Feature: Zamano repositions itself for a new mobile world

For a company that made its name from ringtones and SMS subscriptions the age of the iPhone has been a hard one to come to terms with. However according to its CEO Zamano is now in a position to reap the rewards of a very mobile future.

It is only a few years ago that the extent of downloadable content for a mobile phone was a customisable ringtone. Back then phones, and the business models for companies looking to profit from them, were much more straight-forward.

Today things are much more media-rich, with devices doubling as pocket computers capable of accessing almost anything within the reach of a traditional PC. For Zamano, an Irish company built on ringtones subscription services, this is a very difficult circle to square.

“The transition has been painful for us,” said John O’Shea, CEO of Zamano. “Everything changed, for example we used to spend £1m a month on print advertising in Ireland, UK and Australia three years ago; now it’s less than £50,000.”

The company’s customers were moving online and to more online-capable smartphones and as a result the most obvious route for the company to move to was mobile apps. The company did have an initial foray in the area too, which included becoming victim to Apple’s first major cull of apps deemed to feature unsuitable content for its store.

More recently the idea of being an app developer has been dropped altogether, with a handful of apps left in Apple’s App Store as the only proof that they ever tried at all.

“One of the mistakes we made was that we started developing apps; the content of the stuff we were developing just wasn’t good enough to sell,” said O’Shea. “To be honest I can’t see how anyone can make money in an app store bar the odd unusual case where someone sells a million.”

Such scepticism about making profit from apps is not unfounded. At present there are hundreds of thousands of apps available for the iPhone alone, many of which are free to download. As if this huge amount of competition was not enough paid-for apps make up the minority of those downloaded and Apple – much like other app store operators – take a 30% cut straight off the top.

However with this move by consumers to new mobile buying habits and the company’s inability to get an immediate handle on it Zamano has endured a bit of a rocky patch.

In 2008 the company, which is listed on the AIM exchange in London, posted a €3.8m loss. In 2009 the company suffered a further 39% drop in revenue, though it did return to profitability during this time.

This is the transition that O’Shea said Zamano was going through. The company was moving away from the very fickle world of ringtones and into something more high-margin, low-volume.

According to O’Shea the company is now focusing in on three specific areas; digital marketing, presentation and sign-up and billing. In short Zamano now aims to present and promote unique content to customers and bill them once they sign up – the content itself, however, is outsourced.

Its latest deal is a clear example of this shift. The company is now working with Setanta Sports to offer videos of English Premiership goals directly to people’s phones within minutes of them happening. It comes on a subscription-basis and can be tailored to the needs of the individual user.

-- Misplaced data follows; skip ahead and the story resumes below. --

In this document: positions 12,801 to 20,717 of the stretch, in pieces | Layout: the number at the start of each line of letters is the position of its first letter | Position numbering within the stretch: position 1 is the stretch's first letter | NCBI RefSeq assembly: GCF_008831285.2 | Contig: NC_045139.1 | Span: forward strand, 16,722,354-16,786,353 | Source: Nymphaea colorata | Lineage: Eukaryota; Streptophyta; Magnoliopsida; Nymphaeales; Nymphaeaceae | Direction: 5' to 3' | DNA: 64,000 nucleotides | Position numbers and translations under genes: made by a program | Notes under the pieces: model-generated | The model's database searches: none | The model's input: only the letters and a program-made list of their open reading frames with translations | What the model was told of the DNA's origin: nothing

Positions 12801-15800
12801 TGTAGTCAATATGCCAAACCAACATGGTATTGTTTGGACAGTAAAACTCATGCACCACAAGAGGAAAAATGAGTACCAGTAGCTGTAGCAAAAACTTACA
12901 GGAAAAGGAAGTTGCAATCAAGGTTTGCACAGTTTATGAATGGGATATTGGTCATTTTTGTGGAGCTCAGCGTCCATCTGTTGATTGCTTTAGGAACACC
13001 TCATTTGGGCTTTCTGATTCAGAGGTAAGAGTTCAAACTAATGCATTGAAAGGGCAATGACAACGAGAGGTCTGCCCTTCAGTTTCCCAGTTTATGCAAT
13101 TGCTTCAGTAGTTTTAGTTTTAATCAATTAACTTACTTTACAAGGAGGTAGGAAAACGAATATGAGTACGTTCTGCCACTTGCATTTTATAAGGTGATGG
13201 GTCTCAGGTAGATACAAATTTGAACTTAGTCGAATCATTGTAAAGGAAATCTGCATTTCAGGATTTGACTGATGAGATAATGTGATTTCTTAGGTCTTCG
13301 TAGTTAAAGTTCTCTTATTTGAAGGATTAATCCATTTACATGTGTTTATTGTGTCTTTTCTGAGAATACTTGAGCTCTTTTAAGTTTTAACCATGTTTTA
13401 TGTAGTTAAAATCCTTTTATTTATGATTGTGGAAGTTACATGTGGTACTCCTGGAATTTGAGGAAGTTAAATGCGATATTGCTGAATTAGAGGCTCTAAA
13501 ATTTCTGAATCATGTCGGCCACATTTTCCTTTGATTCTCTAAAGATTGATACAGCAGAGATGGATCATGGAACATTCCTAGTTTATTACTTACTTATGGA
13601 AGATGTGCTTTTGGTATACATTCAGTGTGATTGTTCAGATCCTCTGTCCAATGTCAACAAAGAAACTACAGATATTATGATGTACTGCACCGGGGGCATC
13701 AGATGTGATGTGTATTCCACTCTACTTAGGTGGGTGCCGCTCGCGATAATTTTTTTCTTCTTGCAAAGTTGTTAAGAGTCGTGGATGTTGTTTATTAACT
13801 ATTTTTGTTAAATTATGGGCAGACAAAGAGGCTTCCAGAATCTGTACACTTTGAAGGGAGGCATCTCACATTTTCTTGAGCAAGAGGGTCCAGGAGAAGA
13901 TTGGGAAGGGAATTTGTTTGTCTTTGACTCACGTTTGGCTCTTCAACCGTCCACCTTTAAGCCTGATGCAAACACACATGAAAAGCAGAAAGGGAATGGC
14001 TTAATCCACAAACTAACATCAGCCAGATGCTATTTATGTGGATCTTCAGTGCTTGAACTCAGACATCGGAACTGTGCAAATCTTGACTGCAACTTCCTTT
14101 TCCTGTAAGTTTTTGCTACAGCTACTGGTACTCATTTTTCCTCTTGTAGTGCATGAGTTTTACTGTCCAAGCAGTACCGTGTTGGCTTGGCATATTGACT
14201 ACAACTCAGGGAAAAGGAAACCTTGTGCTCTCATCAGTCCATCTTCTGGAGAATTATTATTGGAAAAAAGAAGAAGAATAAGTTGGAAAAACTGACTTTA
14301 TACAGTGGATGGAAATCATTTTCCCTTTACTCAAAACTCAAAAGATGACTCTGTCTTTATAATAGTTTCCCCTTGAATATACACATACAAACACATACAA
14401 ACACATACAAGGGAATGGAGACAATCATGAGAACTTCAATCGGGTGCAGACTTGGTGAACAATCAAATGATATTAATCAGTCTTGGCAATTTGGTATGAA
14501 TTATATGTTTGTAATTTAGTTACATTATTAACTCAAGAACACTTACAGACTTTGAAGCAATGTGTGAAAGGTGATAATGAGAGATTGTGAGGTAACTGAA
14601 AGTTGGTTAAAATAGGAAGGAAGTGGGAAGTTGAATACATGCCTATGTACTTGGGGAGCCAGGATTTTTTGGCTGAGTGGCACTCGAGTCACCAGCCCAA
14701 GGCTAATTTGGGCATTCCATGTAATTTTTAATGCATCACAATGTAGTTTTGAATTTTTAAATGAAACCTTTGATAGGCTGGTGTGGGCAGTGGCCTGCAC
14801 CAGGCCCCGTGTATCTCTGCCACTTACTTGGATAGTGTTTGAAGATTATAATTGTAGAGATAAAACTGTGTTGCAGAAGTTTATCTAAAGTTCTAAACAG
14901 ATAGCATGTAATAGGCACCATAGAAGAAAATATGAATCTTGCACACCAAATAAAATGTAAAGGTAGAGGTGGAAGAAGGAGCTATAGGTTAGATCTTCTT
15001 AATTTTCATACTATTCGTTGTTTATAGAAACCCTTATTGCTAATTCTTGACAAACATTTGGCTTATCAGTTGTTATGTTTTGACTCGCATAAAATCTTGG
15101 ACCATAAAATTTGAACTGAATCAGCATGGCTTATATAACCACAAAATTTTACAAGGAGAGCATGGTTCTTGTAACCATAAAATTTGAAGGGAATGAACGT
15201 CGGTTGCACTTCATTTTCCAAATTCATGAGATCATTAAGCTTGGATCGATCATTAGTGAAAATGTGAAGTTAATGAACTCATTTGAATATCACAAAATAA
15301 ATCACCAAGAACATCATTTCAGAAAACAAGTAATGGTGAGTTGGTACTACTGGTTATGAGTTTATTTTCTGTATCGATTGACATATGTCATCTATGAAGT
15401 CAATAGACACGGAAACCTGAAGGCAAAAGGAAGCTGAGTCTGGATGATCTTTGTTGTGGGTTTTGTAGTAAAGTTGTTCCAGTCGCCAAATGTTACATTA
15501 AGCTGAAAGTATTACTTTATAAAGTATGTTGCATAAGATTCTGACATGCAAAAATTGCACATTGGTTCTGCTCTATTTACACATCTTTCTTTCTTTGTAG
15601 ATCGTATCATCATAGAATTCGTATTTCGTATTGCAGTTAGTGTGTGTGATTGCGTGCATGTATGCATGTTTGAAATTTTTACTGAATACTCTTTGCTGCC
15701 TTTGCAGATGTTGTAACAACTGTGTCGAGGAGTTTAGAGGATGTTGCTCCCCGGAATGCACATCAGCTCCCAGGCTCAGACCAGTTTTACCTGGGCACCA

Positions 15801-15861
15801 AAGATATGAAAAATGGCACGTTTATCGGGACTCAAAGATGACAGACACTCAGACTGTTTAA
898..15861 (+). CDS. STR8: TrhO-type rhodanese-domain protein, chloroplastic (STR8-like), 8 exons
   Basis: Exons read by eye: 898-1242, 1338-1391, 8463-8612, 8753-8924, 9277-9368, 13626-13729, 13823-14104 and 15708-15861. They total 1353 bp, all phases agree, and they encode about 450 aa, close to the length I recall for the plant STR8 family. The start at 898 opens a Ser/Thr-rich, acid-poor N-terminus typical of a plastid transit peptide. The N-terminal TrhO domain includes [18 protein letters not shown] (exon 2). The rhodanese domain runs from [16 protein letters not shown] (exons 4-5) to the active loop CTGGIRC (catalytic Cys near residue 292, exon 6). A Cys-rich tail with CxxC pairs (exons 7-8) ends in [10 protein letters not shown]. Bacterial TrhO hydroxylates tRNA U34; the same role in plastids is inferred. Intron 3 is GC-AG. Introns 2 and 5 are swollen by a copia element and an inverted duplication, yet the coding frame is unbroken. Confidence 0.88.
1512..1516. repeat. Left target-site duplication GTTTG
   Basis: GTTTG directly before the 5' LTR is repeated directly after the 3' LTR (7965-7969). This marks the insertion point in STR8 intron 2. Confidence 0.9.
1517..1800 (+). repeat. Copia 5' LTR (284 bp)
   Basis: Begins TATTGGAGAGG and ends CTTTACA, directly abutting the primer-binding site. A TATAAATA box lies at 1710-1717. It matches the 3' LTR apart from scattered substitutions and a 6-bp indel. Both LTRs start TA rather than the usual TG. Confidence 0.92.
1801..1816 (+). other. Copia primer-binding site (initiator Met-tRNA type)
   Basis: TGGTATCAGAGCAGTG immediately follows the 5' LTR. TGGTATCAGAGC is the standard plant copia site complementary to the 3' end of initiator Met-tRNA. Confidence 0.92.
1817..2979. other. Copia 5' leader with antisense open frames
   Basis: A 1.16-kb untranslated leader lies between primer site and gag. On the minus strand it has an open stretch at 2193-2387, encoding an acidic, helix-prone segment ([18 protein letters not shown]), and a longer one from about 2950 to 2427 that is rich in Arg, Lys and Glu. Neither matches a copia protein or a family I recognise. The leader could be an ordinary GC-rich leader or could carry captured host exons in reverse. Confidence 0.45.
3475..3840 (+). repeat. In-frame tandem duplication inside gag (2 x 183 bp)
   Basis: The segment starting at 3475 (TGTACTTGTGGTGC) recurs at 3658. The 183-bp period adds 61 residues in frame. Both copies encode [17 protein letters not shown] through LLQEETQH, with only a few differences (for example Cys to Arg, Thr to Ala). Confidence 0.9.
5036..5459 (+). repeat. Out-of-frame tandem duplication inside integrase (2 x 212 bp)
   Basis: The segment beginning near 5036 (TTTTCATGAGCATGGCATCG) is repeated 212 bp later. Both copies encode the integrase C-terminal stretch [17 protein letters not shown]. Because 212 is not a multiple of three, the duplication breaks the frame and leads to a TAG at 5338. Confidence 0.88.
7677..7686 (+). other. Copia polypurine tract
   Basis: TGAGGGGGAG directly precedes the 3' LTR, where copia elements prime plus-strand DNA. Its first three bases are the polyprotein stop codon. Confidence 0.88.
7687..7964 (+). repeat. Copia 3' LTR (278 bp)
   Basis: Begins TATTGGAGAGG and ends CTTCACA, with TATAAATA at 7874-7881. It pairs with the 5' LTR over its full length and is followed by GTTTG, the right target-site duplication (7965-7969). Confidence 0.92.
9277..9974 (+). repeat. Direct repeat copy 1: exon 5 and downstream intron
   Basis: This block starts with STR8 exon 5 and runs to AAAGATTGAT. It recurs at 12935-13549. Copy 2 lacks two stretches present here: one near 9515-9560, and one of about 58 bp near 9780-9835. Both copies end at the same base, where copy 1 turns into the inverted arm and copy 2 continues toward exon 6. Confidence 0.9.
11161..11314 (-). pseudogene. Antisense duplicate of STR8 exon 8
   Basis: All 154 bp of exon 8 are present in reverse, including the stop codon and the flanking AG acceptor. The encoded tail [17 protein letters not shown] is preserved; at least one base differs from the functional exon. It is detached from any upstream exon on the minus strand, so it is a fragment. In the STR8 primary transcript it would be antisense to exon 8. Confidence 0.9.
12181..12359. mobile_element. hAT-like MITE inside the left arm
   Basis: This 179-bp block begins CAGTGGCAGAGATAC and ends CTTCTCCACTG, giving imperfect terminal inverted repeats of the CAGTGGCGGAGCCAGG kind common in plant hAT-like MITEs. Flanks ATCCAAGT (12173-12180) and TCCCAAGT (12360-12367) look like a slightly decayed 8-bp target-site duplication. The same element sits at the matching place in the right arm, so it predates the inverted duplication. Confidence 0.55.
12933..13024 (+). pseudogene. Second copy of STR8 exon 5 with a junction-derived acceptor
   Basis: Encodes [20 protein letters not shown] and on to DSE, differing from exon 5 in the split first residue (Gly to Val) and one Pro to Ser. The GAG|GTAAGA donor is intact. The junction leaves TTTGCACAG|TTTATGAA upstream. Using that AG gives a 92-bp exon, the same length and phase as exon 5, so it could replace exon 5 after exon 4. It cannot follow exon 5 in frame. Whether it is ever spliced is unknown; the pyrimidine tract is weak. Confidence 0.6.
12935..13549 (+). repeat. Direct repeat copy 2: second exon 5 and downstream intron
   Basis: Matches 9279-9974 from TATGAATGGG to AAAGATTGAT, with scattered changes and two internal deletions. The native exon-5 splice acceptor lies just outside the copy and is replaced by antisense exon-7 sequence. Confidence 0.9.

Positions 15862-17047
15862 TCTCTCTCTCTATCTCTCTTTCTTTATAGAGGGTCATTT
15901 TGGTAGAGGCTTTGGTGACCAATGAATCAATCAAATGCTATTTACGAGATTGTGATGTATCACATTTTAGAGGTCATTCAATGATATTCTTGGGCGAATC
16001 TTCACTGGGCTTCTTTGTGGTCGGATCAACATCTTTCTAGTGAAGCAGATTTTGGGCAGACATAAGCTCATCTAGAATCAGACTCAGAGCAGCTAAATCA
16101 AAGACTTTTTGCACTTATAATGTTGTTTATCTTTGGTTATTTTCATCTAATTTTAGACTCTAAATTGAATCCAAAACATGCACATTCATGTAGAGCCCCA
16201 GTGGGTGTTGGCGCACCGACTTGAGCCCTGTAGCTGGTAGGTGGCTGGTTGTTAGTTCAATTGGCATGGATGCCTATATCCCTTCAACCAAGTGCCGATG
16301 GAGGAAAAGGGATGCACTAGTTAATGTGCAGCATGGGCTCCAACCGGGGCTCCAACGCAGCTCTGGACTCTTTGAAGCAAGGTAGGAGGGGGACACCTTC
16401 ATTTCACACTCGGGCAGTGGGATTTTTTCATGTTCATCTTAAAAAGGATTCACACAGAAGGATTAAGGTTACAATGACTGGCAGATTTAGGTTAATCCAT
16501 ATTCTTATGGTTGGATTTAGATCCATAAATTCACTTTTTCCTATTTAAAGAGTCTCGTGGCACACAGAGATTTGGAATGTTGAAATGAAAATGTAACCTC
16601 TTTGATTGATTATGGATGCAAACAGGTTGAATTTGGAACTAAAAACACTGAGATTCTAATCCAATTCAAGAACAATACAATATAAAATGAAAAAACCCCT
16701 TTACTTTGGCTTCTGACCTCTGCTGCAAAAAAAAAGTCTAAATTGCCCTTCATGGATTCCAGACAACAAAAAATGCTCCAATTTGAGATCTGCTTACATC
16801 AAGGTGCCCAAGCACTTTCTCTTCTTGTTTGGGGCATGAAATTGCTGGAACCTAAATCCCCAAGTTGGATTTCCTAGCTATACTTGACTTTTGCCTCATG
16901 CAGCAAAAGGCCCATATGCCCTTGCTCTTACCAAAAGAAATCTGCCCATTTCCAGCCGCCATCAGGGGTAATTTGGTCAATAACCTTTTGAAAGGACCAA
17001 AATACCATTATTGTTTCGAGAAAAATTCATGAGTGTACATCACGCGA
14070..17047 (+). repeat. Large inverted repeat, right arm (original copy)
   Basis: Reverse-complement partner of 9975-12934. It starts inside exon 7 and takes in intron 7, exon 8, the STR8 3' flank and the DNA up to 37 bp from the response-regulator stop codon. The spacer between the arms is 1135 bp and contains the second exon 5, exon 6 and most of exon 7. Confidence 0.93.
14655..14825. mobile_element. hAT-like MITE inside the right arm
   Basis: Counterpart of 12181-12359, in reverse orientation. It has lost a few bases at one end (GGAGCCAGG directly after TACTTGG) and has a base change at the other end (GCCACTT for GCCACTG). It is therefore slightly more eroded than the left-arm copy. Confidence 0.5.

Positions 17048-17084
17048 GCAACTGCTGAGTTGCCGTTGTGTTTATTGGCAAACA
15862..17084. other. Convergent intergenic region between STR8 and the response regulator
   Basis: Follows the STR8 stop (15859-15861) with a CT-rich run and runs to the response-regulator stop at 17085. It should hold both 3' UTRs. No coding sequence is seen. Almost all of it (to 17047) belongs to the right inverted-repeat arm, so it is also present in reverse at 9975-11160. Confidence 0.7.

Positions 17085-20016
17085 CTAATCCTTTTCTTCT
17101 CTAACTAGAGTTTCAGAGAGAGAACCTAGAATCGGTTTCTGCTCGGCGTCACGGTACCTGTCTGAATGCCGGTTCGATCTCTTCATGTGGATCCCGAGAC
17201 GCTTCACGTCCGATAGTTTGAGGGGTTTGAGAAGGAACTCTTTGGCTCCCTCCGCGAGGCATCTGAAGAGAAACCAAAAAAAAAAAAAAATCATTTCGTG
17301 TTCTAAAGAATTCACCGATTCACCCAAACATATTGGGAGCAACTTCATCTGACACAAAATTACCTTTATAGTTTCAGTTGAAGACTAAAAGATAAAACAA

“That’s a very rich service compared to the ringtone service that would have been there years ago,” said O’Shea. “Handsets are getting much more powerful and bandwidth availability is so much greater be it through 3G or Wireless so these things can and must be more media rich.”

The beauty of using a browser-based solution, according to O’Shea, is that it allows them to push content through to any type of phone. In order to do that via the app route they would need to develop and support upwards of five separate applications, one for each of the main platforms in use today.

Taking the SMS and browser route also gives the company more flexibility in terms of how it monetises the content, as the likes of Apple’s iPhone does not yet allow the rolling subscription services that Zamano currently use.

Part of the reason for this may be because of the bad reputation mobile subscription services have gotten over the years, something O’Shea is all too aware of.

In its early days SMS marketing and subscriptions were a bit of a no-man’s land in terms of regulation but as Governments began to understand the issue they have begun to legislate. However O’Shea said his company has been ahead of the curve in this area, enforcing its own code of practice and dropping clients who continued to do things the ‘old fashioned’ way.

“Regulations became a lot more prescriptive as time passed and people began to understand the services more but we have our own code of practice in place too,” he said. “I can stand over everything we do in terms of complete compliance.”

This has not made things any easier as the company sought to move to a new area of a very new market reality, however O’Shea is confident it is paying off. He is equally confident that the moves Zamano are making now are enough to future-proof it against any further shifts in the years ahead.

“People’s perceptions of what they can do with their handsets is dramatically changing and that’s of benefit to people who can provide them with what they want,” he said. “There’s lots of potential but at the same time the key thing is that people’s web usage on their handsets will go through the roof; we’ve got to offer a better customer experience matched with what their needs are and it’s a hard one.”

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